Paapa essiedu

Source: Peter Searle

Paapa Essiedu

Life was nearly very different for the first black actor to play Hamlet on stage with the Royal Shakespeare Company in Stratford. Paapa Essiedu had been planning to become a doctor and study medicine at University College London when he had a last-minute change of heart.

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“I had done a couple of plays at school and they were just little comedy bits,” he explains. “But I remember the feeling of being in front of 200 people and doing a line that’s funny and getting a laugh. I remembered the way that gets underneath your skin and the way that gets into your blood. And when that gets inside you, it’s intoxicating.”

Essiedu spent the summer at the National Youth Theatre before he decided to attend drama school. Emboldened by his naivety, Essiedu applied and won a place at London’s Guildhall School of Music & Drama.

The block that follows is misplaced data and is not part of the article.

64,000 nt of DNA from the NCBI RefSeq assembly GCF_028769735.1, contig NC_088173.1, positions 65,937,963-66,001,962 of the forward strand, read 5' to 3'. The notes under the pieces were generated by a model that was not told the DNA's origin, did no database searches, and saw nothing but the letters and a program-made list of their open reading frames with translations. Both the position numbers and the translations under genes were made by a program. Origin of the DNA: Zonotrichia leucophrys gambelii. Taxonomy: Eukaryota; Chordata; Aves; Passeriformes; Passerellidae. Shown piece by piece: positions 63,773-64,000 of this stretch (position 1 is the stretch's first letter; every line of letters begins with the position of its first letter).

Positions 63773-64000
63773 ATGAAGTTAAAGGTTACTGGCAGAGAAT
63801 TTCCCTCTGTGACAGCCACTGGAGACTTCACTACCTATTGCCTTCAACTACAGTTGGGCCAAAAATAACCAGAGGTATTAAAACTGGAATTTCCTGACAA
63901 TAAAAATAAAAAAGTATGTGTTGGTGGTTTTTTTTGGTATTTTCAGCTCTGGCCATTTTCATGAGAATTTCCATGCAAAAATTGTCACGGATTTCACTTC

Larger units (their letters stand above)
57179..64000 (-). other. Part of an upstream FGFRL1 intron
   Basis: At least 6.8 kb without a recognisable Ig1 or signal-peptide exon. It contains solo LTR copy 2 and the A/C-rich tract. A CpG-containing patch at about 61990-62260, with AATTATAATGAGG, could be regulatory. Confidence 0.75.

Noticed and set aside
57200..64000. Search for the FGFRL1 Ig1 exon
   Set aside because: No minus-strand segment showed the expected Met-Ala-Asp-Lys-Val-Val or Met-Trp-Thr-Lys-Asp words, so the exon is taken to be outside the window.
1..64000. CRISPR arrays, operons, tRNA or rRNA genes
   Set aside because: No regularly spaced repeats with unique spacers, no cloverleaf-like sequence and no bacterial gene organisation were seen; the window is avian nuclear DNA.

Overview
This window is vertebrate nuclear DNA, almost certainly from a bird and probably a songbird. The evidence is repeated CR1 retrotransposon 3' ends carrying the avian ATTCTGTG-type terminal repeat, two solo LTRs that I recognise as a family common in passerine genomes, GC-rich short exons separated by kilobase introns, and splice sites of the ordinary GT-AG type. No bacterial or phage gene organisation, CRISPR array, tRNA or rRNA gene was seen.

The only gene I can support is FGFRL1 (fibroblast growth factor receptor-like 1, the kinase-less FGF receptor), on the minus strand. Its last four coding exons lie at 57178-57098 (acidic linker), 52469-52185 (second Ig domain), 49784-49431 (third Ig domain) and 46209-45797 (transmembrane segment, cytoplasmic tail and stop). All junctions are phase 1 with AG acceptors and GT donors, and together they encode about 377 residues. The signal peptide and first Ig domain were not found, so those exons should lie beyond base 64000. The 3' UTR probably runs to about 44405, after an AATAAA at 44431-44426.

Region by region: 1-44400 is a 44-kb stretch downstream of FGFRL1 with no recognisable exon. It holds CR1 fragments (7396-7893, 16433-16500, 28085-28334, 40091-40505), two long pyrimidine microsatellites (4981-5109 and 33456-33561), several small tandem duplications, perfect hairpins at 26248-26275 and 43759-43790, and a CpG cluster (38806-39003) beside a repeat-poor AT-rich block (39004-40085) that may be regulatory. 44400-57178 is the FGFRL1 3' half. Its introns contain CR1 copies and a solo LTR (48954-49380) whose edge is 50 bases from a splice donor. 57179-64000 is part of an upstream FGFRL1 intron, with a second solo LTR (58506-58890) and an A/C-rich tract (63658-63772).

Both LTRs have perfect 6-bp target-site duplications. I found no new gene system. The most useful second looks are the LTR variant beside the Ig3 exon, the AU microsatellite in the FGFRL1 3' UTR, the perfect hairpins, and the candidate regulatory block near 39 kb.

After graduation he focused on the theatre, culminating in his triumphant Hamlet in 2016, and is now turning his attention to the screen. Essiedu has wrapped a role in the BBC period drama The Miniaturist, based on the bestselling 2014 novel by Jessie Burton of the same name, and completed a TV film of A Midsummer Night’s Dream in which he played Demetrius.

Essiedu is now preparing to film Kiri, a drama written by Jack Thorne for Channel 4 and also starring Sarah Lancashire, in which he will play the father of a young missing girl who suffers a trial by media. He is also set to star in Press, a six-part series for the BBC written by hot TV writer Mike Bartlett, as a journalist who compromises his ideals to take a job on a tabloid.

“I’m interested in parts that mirror the challenges of living in the world we are today,” Essiedu says. “I want to do anything that provokes discussion, that challenges.”

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